Boost for Keeping All Bush Tax Cuts

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The Wall Street Journal
By: John D. McKinnon & Janet Hook
November 5, 2010

President Barack Obama is open to considering the extension of all Bush-era tax cuts for a year or two, the White House confirmed Thursday, putting to a likely end any debate over whether to extend the breaks for high-income families.

Instead, Congress is poised to grapple with a different set of questions when it returns this month for a final session of the current term: How and for how long should lawmakers grant an extension?

Until now, Mr. Obama and Democratic congressional leaders have said they wanted to extend Bush-era breaks for the middle class only, defined as families making below $250,000 a year. Republicans and a growing number of Democrats favor extending the cuts for all income levels, including the highest, for some period of time. The cuts will expire Dec. 31 unless Congress extends them.

Mr. Obama dropped his explicit opposition to extending breaks on the top income brackets, saying Wednesday he was willing to negotiate with Republicans on the issue. Asked about it Thursday, White House Press Secretary Robert Gibbs said Mr. Obama would "be open to having that discussion."

Also Thursday, Mr. Obama appeared to offer another hint that he'd be flexible on the issue. He emphasized the need for certainty on taxes, a recent rallying cry for Republicans and business advocates, and termed it "critical to maintain our recovery."

"I take any signal that the president may be backing off his pledge to raise taxes on small businesses as a good sign, but we have to see where this discussion goes," said Rep. Dave Camp (R., Mich.), in line to become chairman of the Ways and Means Committee in January.

Many small-business owners file under personal-income tax rates, and Republicans contend that allowing the Bush-era tax breaks on higher earners to expire would hit about half of small-business income. That could slow investment and job creation at a critical juncture in the sluggish economic recovery.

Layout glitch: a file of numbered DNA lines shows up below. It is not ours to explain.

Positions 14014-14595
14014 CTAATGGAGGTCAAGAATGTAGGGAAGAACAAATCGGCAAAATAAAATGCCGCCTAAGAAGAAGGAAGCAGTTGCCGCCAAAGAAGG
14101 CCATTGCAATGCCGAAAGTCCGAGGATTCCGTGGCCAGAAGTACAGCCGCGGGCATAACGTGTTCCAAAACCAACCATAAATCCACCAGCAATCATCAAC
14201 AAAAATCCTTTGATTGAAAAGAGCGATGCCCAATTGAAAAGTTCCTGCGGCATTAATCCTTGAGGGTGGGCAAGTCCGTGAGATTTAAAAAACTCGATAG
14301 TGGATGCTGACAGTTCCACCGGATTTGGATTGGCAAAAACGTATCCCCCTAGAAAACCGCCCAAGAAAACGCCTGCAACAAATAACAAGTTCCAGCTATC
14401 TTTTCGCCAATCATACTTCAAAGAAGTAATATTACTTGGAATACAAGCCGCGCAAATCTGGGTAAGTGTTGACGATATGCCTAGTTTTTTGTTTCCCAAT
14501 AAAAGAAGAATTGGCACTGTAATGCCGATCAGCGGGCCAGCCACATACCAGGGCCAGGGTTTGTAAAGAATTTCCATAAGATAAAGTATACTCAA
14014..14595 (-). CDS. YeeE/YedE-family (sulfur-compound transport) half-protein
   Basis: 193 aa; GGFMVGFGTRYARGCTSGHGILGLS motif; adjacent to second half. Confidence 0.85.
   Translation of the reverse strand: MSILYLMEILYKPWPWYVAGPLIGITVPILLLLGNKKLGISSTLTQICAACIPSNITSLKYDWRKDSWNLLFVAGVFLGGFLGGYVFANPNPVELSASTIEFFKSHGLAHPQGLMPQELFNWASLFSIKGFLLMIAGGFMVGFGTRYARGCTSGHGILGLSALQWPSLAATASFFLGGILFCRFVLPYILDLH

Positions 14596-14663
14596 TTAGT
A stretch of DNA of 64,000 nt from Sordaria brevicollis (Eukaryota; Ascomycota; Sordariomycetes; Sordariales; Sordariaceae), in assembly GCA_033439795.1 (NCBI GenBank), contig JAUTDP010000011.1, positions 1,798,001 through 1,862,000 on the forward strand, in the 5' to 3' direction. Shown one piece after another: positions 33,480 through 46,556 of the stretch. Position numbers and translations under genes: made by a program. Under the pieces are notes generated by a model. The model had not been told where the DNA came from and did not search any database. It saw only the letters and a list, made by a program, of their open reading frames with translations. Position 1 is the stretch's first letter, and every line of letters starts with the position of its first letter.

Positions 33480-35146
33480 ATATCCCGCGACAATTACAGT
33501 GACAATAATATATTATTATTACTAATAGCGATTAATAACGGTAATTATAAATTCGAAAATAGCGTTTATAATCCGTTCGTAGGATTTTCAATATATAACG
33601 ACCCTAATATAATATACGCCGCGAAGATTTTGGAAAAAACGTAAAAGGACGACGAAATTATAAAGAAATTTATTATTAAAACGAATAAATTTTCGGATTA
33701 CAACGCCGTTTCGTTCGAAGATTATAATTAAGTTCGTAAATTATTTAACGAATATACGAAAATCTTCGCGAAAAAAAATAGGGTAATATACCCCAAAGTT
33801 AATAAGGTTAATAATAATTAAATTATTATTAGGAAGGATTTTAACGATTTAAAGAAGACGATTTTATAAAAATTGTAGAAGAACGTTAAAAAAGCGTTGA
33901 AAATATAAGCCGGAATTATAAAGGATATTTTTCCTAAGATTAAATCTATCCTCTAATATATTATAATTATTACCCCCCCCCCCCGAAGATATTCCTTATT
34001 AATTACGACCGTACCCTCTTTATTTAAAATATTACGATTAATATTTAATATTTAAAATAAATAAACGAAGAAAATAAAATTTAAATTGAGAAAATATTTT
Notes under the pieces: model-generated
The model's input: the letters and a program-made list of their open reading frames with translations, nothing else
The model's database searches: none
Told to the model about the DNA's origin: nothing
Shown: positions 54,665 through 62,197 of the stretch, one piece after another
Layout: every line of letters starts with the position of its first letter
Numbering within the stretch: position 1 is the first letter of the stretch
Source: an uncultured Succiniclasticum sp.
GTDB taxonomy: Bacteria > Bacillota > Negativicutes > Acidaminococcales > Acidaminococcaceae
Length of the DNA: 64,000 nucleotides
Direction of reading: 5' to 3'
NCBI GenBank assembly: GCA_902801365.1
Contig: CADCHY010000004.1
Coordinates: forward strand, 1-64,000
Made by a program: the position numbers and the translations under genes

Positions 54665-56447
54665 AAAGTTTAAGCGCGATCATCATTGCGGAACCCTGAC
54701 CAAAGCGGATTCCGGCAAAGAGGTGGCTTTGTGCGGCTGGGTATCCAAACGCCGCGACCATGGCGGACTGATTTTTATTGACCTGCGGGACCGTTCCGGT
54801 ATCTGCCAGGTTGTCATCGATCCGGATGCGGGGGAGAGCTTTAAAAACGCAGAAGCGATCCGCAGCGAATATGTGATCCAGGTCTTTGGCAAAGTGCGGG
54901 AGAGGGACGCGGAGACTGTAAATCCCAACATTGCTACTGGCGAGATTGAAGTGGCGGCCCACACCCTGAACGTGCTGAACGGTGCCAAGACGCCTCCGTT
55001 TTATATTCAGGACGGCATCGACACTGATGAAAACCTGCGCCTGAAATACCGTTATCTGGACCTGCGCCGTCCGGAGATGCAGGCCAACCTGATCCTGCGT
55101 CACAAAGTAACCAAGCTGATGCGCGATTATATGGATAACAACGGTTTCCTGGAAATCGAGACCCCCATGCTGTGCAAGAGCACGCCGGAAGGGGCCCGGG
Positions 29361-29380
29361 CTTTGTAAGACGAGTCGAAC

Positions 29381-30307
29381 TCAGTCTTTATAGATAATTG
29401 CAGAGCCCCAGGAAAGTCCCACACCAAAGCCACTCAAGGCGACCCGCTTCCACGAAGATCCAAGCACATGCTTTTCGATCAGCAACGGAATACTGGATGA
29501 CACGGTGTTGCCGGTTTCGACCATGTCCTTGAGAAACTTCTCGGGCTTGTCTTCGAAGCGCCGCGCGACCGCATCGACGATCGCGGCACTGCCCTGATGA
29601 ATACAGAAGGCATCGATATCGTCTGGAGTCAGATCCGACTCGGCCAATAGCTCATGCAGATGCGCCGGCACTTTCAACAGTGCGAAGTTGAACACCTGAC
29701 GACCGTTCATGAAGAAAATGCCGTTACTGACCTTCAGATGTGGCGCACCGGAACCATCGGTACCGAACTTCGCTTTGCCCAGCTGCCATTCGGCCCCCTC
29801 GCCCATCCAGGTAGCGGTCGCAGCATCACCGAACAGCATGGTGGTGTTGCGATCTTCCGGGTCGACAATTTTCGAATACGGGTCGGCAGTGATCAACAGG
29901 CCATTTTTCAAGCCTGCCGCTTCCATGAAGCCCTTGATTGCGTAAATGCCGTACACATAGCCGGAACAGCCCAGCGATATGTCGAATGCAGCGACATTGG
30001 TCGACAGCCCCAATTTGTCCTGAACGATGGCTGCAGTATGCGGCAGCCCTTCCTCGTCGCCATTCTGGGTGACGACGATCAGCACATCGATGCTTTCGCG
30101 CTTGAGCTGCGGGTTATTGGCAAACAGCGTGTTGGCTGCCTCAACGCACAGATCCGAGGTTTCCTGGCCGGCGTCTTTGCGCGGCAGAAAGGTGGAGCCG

Senior Democratic aides suggested it would be all but impossible to pass an extension of only lower-income tax cuts, given opposition from both Republicans and some Democrats, although Democratic leaders could still bring it to a vote and force Republicans to vote against it. A higher cutoff for extending the breaks--say, annual income of $1 million--also remains an option.

But more Democrats appear set to part with their leadership and support extending all the breaks, at least for a period.

"I think there are a number of senators on our side who will at least listen very carefully to the analysis that would lead you to support a ... one- to three-year phaseout of the upper-income tax breaks," said Sen. Robert Casey (D., Pa.) in an interview late last week.

Many House Democrats still oppose extending the higher-earner breaks. But House Democrats are losing power following big losses in this week's election, and likely would defer to whatever deal the White House and Senate can reach.

The debate is now set to focus on how lawmakers would design such an extension.

Some Democrats are considering combining a short-term extension for higher earners with a longer-term extension for middle-class earners--an approach aides term "decoupling." Sen. Casey said a number of his Democratic colleagues were interested in that idea to give certainty to middle-class families while limiting the impact on the government's already-large deficits.

Republicans said Thursday they opposed decoupling. One House GOP aide called it a nonstarter. It would allow Mr. Obama and congressional Democrats to simply let the higher-earner breaks expire in a year or two; with only the higher-income cuts at stake, Republicans would have little negotiating leverage.

"Decoupling is a tax hike, period," said one Republican Senate aide.

Republicans want to keep the time frame on tax cuts the same for all income levels. The question then becomes whether lawmakers decide on a short-term extension of a year or two, or a longer-term extension of, say, five years.

The negotiations could drag on into January, when the newly elected 112th Congress is to be seated with much larger Republican numbers.

White House officials said Thursday, however, that they wanted to complete the debate before the Jan. 1 expiration of the Bush-era breaks, to avoid problems that would result, including higher withholding rates for tens of millions of working Americans.

Write to John D. McKinnon at john.mckinnon@wsj.com

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